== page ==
The rise in the president's approval suffered a minor blip in late January. His average approval rating fell about two points from January 17 through January 24. Taking the polling lag into account, this coincides perfectly with run-up to the government shutdown that lasted from January 19 through January 22.

President Trump reached his peak approval in recent months on February 15, one day after the Parkland, Fl. school shooting. Trump's approval again fell two points over the next 10 days until it began to rebound on February 26. What happened around this date to turn things around?

The answer is in Trump's sudden embrace of gun control. On February 21,CNN reported that President Trump announced a de facto executive ban on bump stocks. The next day, Trump tweeted his support for mental health background checks and raising the minimum age to buy a gun to 21 as well as reiterating support for the bump stock ban. On February 26, Trump was in the midst of a series of attacks on the NRA. Although elected as a pro-gun candidate, Trump likely tapped into an upswing in support for anti-gun measures in the wake of the Parkland massacre that included 53 percent support from Republicans for new gun laws.

Trump's surge in popularity plateaued in the first days of March. This immediately followed his February 28 meeting in which he promised his support to congressional Democrats for a laundry list of gun control measures, making Dianne Feinstein (D-Calif.) giddy with anticipation. It was also at this meeting that Trump said, “Take the guns first, go through due process second,” prompting a backlash from conservative gun owners that could explain the abrupt halt in his rising approval.

At this point, President Trump's overall approval rating has been flat since the beginning of the month. His surprise announcement of tariffs on March 1 did little to move his approval rating in either direction. Polling showed that voters were roughly split into thirds over the plan with 40 percent approving, 35 percent opposing and 25 percent with no opinion. It is ironic given the free-trade and anti-tax history of the GOP that 65 percent of Republicans favored the new taxes on trade compared with 25 percent of Democrats. The real test will come after tariffs are implemented and begin to have an effect on the economy. Reaction from other countries and the possibility of a trade war will also impact Trump's approval.

In spite of the headlines, President Trump's approval rating appears to have recovered from a summer slump and is near its historic average. The reasons for the surge are not necessarily a reason for conservatives to celebrate. Part of Trump's approval is due to the quick success of the tax reform bill, which is a vindication of conservative economic principles. On the other hand, the president also got a quick boost from embracing liberal positions on gun control and the NRA. After discarding his pro-gun position so easily in the face of falling poll numbers, conservatives should be concerned about the future.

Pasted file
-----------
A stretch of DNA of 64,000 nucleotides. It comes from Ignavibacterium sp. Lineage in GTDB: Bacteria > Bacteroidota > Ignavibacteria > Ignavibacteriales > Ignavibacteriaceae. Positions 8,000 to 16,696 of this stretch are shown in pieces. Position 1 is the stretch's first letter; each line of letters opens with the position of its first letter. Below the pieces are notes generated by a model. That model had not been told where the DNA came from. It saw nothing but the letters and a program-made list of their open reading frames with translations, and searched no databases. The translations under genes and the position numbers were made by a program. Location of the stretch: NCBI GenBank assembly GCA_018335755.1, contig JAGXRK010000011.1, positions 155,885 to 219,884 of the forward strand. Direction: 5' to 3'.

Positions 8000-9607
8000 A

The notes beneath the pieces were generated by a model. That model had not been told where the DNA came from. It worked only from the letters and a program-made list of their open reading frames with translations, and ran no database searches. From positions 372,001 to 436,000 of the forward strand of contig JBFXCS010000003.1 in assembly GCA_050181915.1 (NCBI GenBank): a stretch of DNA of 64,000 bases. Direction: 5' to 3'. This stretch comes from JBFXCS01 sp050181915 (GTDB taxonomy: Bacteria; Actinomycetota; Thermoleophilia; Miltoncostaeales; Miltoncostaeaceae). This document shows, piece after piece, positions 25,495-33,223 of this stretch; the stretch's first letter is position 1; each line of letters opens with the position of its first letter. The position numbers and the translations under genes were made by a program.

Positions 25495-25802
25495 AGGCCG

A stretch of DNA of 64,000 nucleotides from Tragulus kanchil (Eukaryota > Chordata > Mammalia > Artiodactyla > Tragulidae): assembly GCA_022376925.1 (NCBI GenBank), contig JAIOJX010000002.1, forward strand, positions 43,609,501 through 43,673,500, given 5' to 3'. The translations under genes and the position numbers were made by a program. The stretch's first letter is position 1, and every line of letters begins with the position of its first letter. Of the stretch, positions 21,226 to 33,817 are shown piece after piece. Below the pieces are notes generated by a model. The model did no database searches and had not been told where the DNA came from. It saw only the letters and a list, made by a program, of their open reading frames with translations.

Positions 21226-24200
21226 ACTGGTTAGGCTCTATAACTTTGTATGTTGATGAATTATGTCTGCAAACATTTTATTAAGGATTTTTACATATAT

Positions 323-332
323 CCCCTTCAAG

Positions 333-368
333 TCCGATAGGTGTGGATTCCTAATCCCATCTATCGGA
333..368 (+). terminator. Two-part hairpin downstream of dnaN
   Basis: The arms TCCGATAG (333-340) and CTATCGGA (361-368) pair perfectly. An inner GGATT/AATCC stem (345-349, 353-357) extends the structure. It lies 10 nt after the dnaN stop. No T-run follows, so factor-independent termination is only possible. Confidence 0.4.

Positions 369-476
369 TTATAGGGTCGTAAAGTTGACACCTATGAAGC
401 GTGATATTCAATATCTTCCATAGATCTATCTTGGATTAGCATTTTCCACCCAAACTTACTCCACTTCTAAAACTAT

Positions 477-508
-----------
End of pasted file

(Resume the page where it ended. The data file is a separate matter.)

Originally published on The Resurgent

Friday, March 9, 2018

Trump's Stealth Appointment of Radical Lesbian To EEOC

President Trump has garnered much praise for his judicial nominations, but another nomination made by the president has largely escaped notice until now. Last December, in the midst of the fight over the tax reform bill, Donald Trump quietly renominated a radical Obama appointee to the Equal Opportunity Employment Commission.

Newsweek reported at the time that Trump's appointment of Chai Feldblum to a second term at the EEOC means that she will keep her job until 2023. Feldblum, a militant lesbian, was appointed to the agency that polices workplace discrimination by Barack Obama in 2010.

During her tenure so far, Feldblum has worked to expand homosexuality as a protected class at the expense of religious liberty. Bloomberg News once referred to her as “Washington’s strongest champion for the idea that anti-gay and anti-trans biases constitute discrimination ‘because of sex.’”

Ben Shapiro at Daily Wire compiled a list of quotes from Ms. Feldblum that should alarm anyone concerned about religious freedom:

  • When sexual orientation and religious freedom come into conflict, “I’m having a hard time coming up with any case in which religious liberty should win… Sexual liberty should win in most cases. There can be a conflict between religious liberty and sexual liberty, but in almost all cases the sexual liberty should win because that’s the only way that the dignity of gay people can be affirmed in any realistic manner.”
  • “Just as we do not tolerate private racial beliefs that adversely affect African-Americans in the commercial arena, even if such beliefs are based on religious views, we should similarly not tolerate private beliefs about sexual orientation and gender identity that adversely affect the ability of LGBT people to live in the world.”
  • “For all my sympathy for the evangelical Christian couple who may wish to run a bed and breakfast from which they can exclude unmarried straight couples and all gay couples, this is a point where I believe the ‘zero sum’ nature of the game inevitably comes into play. And in making the decision in this zero sum game, I am convinced society should come down on the side of protecting the liberty of LGBT people.”